Lumière translates, in English, as light, and brothers, Auguste Marie Louis Nicolas (1862-1954) and Louis Jean (1864-1848), born in Besançon, France, would light up early cinema with a significant impact.
Their father, Claude-Antoine Lumière (1840–1911), operated a photographic firm, where the brothers worked, and after his retirement began making films. They were responsible for several historic patents, including film perforations (originally implemented by Emile Reynaud), allowing film to move through projectors; Louis took the dry-plate process, for still photography, and made major improvements leading towards moving images.
The license for the their film camera known as the cinematograph, was originally attibuted to its creator French inventor Léon Bouly in February 12, 1892, but was purchased by the brothers after Bouly was unable to pay for the patent for the Cinématographe Léon Bouly and lost it to Auguste and Louis.
The Lumière’s first film was Sortie de l’usine Lumière de Lyon (1894). In this collection of ten short films, the subject matter ranges from employees exiting the Lumière factories in Lyon to a train arriving at La Ciotat, a baby eating and a bit of slapstick humor involving a sprinkler. These selections, like last weeks’ from Edison, came from the 1994 Blackhawk Films DVD, “Landmarks of Early Film” (1886-1913) which is still available through Amazon and Barnes and Noble and a must for any collector of serious cinema.
While watching my copy again, in preparation for this series on early cinema, I was constantly in awe by the simple silent beauty of early movies and how genius from the human mind, of these pioneers, took still photographic images and, through the creation of new technologies transported us into a new dimension. Everything we enjoy about today’s movie experience was made possible by these innovative and, unfortunately, often under-appreciated or forgotten, inventors.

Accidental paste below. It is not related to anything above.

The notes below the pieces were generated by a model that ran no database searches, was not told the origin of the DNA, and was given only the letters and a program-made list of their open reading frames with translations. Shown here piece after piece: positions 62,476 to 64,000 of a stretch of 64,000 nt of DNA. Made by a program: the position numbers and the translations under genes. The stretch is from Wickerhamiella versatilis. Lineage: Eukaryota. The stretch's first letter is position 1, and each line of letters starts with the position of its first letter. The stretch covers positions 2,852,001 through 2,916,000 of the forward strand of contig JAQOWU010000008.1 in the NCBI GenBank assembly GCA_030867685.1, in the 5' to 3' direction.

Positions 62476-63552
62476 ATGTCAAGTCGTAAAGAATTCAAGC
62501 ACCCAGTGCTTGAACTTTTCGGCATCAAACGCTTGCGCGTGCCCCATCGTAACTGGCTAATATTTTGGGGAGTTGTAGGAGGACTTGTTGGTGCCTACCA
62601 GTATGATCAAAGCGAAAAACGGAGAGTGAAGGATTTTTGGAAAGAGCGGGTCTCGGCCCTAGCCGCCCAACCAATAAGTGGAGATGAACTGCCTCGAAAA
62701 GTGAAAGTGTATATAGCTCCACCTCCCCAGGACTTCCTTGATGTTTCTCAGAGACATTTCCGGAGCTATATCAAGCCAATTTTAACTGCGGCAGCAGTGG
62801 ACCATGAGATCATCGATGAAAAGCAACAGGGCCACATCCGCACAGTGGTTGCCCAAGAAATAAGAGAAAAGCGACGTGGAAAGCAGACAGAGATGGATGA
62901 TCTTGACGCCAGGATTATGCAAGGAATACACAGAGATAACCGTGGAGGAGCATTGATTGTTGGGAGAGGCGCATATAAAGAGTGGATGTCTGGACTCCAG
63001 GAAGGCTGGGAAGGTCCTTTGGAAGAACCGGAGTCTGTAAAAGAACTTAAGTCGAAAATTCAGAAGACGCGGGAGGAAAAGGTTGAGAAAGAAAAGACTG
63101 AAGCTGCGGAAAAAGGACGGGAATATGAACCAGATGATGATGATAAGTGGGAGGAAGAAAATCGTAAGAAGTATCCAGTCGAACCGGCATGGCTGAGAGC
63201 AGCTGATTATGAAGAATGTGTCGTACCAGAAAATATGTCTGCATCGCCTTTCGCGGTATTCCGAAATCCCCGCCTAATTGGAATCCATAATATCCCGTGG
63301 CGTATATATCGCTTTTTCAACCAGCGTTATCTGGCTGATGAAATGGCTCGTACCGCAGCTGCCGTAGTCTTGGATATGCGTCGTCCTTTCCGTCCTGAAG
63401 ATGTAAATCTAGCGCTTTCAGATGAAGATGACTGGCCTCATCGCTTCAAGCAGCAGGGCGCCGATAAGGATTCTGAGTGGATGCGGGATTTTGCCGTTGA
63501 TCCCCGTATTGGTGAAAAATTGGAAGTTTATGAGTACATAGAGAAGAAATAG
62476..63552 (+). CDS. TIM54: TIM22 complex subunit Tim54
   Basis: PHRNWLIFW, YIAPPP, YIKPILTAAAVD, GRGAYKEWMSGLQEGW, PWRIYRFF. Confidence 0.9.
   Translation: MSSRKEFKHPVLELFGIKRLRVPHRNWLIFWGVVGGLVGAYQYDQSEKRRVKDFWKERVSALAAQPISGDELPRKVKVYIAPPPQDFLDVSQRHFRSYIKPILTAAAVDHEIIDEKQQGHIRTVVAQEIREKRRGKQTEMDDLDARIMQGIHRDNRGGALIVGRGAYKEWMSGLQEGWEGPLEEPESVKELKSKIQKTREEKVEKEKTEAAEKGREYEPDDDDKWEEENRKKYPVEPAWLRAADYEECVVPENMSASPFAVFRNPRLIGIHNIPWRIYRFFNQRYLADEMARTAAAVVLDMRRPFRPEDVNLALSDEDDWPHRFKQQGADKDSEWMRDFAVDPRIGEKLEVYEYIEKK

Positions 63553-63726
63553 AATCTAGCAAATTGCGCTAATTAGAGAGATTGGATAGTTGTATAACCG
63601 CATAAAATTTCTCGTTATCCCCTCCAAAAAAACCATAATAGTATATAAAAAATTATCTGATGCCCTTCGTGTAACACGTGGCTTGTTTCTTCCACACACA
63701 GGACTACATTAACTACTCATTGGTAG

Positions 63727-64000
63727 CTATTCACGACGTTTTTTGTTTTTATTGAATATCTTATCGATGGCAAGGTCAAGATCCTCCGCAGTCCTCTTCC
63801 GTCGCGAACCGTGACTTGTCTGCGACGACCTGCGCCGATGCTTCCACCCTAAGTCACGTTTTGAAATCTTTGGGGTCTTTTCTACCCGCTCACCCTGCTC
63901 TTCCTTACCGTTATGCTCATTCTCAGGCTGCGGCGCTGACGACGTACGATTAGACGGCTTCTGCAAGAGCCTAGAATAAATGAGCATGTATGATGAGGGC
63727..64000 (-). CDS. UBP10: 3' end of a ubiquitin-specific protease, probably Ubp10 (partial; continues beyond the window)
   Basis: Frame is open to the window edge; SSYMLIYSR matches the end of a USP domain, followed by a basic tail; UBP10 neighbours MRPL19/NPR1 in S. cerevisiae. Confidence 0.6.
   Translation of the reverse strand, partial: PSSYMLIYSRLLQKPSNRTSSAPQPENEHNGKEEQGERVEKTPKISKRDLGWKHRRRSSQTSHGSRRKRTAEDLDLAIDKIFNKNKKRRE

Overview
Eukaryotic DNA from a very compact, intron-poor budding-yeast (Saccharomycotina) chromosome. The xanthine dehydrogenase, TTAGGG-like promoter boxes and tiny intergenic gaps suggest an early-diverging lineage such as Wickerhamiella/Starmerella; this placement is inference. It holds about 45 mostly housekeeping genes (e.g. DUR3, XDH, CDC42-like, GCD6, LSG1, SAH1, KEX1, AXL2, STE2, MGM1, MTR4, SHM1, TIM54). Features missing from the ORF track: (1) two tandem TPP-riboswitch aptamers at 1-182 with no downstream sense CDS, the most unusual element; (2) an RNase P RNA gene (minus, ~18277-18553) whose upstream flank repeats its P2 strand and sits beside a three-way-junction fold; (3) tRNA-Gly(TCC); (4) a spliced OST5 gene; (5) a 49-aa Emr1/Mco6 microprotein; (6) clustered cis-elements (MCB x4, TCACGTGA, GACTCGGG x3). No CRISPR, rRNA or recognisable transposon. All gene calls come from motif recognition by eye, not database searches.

The next time you are sitting in a darkened theater, awaiting the feature presentation, take a moment to pay homage to these pioneers and how thay took brief glimpses of reality and merged it with imagination to create an entirely new art form.
Lumière’s films, like Edison’s, looked at everyday life and ordinary experiences. Today’s jaded audiences would probably be bored at the simple joys of early cinema and that is naturally a shame because it is easy to fantasize about the pioneering days when each new image was something never seen before as captured on moving film. Many take for granted, in contemporary cinema, that in the beginning the images of people walking, eating, pulling pranks on one another and enjoying themselves were profound experiences when viewed on film for the very first time.
Another early classic of the silent era is Luis Buñuel’s 1930 L’Âge d’Or (Age of Gold) and his second film following 1929′s Un Chien Andalou.
L’Âge d’Or (1930), attacks organized religion and society and like, many future films by the celebrated Spanish director, was banned in most parts of the world. At the original screening, it so enraged audience members that some of them went through the lobby and destroyed Dadaist art works, on display by Salvador Dalí (who scripted d’Or with the director), Joan Miró, Man Ray and Yves Tanguy.
The 62-minute silent subtitled collection of interlinked vignettes offered everything from a documentary on desert scorpions to the sight of the hero throwing, from an upstairs window, a donkey, plow, feather pillow and archbishop!
The film opens with a scene of two lovers writhing in mud during a ceremony to commemorate the founding of the Eternal City of Rome. The film is an eye-opening experience containing just about every surrealist symbol possible and among the cast are fellow Dadaist artists Max Ernst and Paul Eluard.
Not for everyone but for lovers of the Dadaist art movement it will be more enjoyable, especially seeing the many surreal tropes that will become reoccurring leitmotifs throughout Buñuel’s filmography, including: religious iconography subverted, lavish dinner parties where nothing goes as planned and the fetishistic desires of men.